One of the aspects for me of a day of reporting on and reflecting about digital humanities while doing digital humanities is to feel more intensely what it means to be switching back and forth between different worlds, over and over again, multiple times a day. It means trying to find my footing when plunging forward into working with digital tools that are still way too sophisticated and over my head in terms of their inner logic, and then later getting requests from colleagues to help them with technical issues that have long since become basic to me but seem baffling to them. It means having to rethink everything I know about university teaching in order to prepare for next semester’s classes while working in settings where the professors who trained the professors who trained me and my colleagues could step into most classrooms and pick up where they left off without skipping a beat. It means having to travel back and forth from the open online world where all sorts of people are thinking out loud together to the closed physical settings of campus worklife which run by the rules of the old boys’ network of 1950s America.
One of the hardest spaces to negotiate, though, is explaining why it is that I think that “digital humanities” is the vernacular that those with specialized knowledge in the humanities need to learn to speak. (That there is a digital common tongue seems clear — a low-brow world of selfies, lol cats, trolls, and students facebooking in class, perhaps?) But the “digital humanities” seems forbiddingly extra-specialized, imported as it is from the realms of computer science. Sporting arcane identifiers such as Ngrams, ArcGIS, Gephi and TAPoR, such tools seem intended to transform the “humanities” into the “mechanicalities” by mining text and programming data visualizations and who knows what else. No vernacularity there, only the in-group mystification that comes from speaking in 1s and 0s.
I guess what I am trying to get relates to the idea that increasingly, “common,” “local,” “everyday” knowledge is mediated by digital means, creating a digital vernacular that has different characteristics in its many-to-many communication dynamics, rather than the few-to-many directional realities of television, radio, movies, and print — and the university — (giving rise to a phenomenon that journalist Jay Rosen termed “the people formerly known as the audience” in 2006). Among other characteristics, the digital vernacular is a space in which people expect to be able to be active participants if they so choose. Digital tools of all kinds allow them to create, experiment, extend, improvise, share, and explore.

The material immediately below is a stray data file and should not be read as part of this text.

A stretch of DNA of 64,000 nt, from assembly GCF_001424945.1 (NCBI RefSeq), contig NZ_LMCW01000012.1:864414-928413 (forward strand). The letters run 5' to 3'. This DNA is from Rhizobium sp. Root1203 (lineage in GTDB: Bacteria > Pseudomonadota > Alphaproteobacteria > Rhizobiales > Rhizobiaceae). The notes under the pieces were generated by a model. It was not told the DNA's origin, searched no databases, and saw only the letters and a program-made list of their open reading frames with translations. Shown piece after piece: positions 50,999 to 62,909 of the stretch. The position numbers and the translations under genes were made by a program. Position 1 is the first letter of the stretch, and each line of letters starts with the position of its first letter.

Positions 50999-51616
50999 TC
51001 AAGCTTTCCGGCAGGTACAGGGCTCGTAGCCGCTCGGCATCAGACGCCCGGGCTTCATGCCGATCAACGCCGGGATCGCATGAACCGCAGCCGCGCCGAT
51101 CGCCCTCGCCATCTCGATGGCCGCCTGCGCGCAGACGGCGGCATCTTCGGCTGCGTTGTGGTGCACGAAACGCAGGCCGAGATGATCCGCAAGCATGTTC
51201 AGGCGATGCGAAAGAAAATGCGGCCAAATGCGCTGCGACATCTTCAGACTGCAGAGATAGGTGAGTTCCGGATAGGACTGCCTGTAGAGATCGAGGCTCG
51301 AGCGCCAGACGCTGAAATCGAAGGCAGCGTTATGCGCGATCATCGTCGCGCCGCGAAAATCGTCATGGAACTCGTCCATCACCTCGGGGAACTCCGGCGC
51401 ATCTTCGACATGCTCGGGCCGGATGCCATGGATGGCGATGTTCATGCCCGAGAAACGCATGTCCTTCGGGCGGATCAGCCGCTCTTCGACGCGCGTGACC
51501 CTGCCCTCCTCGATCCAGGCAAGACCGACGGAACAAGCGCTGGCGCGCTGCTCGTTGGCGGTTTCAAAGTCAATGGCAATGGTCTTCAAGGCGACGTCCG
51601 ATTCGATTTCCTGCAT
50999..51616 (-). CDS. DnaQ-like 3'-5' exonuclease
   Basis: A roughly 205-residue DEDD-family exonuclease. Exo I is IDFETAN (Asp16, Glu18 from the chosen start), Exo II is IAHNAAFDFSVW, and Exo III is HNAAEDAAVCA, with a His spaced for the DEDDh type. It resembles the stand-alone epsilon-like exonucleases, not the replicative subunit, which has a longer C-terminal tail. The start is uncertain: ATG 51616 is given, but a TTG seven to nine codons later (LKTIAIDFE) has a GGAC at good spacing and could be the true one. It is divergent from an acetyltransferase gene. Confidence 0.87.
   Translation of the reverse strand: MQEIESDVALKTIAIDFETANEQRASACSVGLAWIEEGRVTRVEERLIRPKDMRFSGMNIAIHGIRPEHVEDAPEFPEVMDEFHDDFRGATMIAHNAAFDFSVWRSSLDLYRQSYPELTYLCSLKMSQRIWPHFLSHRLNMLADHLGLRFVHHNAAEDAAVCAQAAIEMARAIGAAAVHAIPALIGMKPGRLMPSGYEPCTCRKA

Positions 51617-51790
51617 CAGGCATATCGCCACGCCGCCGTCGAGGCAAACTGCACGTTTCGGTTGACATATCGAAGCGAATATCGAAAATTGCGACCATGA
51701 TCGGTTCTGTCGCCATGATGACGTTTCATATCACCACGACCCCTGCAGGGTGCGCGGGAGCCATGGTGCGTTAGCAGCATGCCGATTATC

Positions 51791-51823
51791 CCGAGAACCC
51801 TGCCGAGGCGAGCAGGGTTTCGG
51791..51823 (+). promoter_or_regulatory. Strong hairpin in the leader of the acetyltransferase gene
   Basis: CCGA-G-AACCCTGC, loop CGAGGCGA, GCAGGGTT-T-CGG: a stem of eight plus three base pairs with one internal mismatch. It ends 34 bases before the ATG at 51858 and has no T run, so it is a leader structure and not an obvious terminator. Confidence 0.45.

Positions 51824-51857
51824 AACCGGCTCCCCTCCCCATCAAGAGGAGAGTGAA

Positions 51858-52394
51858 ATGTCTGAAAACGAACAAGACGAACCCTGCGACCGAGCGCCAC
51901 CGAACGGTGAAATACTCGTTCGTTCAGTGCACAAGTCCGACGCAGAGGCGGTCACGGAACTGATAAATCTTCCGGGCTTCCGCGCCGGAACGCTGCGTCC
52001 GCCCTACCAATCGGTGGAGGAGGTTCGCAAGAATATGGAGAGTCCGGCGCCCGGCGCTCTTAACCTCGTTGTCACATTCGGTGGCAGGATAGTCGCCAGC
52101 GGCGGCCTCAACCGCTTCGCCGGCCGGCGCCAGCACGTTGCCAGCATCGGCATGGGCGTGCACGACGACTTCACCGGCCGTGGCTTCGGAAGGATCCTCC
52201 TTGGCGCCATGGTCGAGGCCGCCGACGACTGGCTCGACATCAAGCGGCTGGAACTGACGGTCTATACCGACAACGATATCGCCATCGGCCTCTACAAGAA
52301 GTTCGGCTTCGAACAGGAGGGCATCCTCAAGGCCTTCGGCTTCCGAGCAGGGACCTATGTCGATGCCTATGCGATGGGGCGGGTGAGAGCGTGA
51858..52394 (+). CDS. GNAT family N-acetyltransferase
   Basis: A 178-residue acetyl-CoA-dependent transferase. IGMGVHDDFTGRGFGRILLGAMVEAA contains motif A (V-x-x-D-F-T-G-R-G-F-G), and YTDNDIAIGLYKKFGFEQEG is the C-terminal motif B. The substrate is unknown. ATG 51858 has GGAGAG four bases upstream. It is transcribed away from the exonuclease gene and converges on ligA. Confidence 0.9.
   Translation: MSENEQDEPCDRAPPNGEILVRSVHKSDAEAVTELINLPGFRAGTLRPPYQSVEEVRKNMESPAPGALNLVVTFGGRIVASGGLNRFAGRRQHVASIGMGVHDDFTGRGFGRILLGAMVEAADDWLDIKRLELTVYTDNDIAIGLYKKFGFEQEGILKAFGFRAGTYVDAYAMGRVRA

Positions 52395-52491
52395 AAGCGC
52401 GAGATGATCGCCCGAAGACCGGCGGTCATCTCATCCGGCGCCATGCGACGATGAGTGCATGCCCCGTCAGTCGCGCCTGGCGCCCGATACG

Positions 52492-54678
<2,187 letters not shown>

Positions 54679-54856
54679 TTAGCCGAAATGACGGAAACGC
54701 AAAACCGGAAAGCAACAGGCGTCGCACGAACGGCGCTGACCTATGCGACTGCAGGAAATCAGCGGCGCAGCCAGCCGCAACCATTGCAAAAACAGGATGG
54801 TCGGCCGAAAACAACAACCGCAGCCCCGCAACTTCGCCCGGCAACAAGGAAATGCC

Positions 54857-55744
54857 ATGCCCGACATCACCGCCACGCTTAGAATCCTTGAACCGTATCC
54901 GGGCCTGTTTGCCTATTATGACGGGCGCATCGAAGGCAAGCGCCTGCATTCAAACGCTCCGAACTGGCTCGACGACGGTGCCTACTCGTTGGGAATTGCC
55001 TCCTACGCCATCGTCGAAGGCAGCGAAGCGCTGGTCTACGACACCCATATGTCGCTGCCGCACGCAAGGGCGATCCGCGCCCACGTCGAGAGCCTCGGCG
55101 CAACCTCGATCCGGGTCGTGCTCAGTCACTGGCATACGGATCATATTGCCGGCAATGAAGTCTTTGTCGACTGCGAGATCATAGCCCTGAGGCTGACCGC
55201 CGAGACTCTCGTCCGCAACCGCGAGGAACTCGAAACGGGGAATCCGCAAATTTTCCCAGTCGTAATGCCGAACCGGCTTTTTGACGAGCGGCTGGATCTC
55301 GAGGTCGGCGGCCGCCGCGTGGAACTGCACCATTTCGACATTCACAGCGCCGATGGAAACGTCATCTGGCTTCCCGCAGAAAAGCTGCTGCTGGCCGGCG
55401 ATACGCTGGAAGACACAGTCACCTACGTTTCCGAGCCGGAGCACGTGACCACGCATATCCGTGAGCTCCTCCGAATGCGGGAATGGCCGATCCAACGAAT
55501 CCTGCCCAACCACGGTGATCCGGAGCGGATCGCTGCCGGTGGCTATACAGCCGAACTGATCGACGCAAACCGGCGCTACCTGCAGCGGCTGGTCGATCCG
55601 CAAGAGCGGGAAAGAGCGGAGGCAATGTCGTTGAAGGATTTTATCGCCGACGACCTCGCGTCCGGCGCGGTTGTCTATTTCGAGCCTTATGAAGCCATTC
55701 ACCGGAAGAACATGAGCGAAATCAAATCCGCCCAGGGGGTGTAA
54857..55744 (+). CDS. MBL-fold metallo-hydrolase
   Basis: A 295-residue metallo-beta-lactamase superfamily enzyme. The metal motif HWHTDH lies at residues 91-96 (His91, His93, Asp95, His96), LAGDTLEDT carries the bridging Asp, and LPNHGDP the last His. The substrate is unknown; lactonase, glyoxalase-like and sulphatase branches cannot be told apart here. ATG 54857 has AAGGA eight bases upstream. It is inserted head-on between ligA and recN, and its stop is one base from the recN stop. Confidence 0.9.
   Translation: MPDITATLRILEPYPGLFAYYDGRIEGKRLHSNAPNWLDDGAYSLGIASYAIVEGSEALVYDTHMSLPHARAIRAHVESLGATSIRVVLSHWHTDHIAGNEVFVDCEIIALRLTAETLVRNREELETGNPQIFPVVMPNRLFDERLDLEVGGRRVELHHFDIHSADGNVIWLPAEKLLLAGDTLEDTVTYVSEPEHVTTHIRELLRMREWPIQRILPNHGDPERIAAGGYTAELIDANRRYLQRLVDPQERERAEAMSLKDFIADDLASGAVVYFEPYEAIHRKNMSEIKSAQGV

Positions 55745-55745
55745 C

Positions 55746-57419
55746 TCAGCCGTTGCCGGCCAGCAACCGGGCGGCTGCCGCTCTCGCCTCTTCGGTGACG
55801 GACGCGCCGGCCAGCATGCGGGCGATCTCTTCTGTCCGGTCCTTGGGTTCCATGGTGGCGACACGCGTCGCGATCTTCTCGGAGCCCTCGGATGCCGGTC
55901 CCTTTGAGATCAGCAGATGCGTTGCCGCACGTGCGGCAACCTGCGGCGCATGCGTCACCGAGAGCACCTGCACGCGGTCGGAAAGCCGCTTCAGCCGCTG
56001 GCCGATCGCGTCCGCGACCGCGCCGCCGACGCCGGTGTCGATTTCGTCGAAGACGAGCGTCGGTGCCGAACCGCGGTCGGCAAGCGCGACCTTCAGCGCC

I think that playing with the digital humanities toolkit, especially in its ability to accommodate spontaneity and bring a sense of surprise and discovery to humanities scholarship through the hypothesis-generating possibilities it provides, comes close to speaking in the digital vernacular. Encouraging peer-to-peer learning, it can upend our ideas of who properly can be our peers, and provide the means for setting off on explorations together with non-specialists. Where the traditional model of learned specialist lecturing to novices who are just passing through our Gen Ed courses may have made vernacular peerage difficult to imagine, the tools in the digital humanities “toy chest” may shorten that distance and bring new possibilities into view.
From this perspective, it’s not that digital humanities tools are pointlessly epicyclic, as many humanities scholars still suspect — encouraging Rube Goldbergian ventures at odds with the powerful simplicity of the professionally-trained mind encountering a fragment of the human record and bringing forth knowledge as a result — but rather that they can open up collaborative opportunities to work at scholarship with members of the wider public.
Why would we want to do this? Deep down, it just seems to me that this is our remit as educators: to make the humanities as widely available as possible, not simply for others to consume but so that they can make fuller use of the creative possibilities they contain. For much of the span of modern professionalization, we scholars have assumed that these creative possibilities belonged to us, really, because of the long, exacting apprenticeships we were required to undergo. The agreement was: we would spend our lives in study on behalf of society and we would dedicate our scholarship to advancing the frontiers of knowledge; in turn, society would support us financially. Sitting at the High Table of knowledge, our apprenticeships had given us the ability to negotiate the intricacies of humanities a la Russe with ease; everyday thinkers, however, likely found the elaborate tableware and its placement baffling. But it was enough that they helped to pick up the check.
There is a lot to say about why that formulation is not very helpful in this era. But for today, one part of the answer that keeps knocking around in my mind is that it is too much about us, and not enough about others. What if digital humanities gives us the ability to rewrite that compact between academia and society, in such a way that we recognize that part of our job is not simply to do humanities research on behalf of others, but to enhance the opportunities of others, in various ways, to be humanities researchers themselves? One of these days, I am going to be able to explain this…or maybe the point is just to get on with trying to make it happen.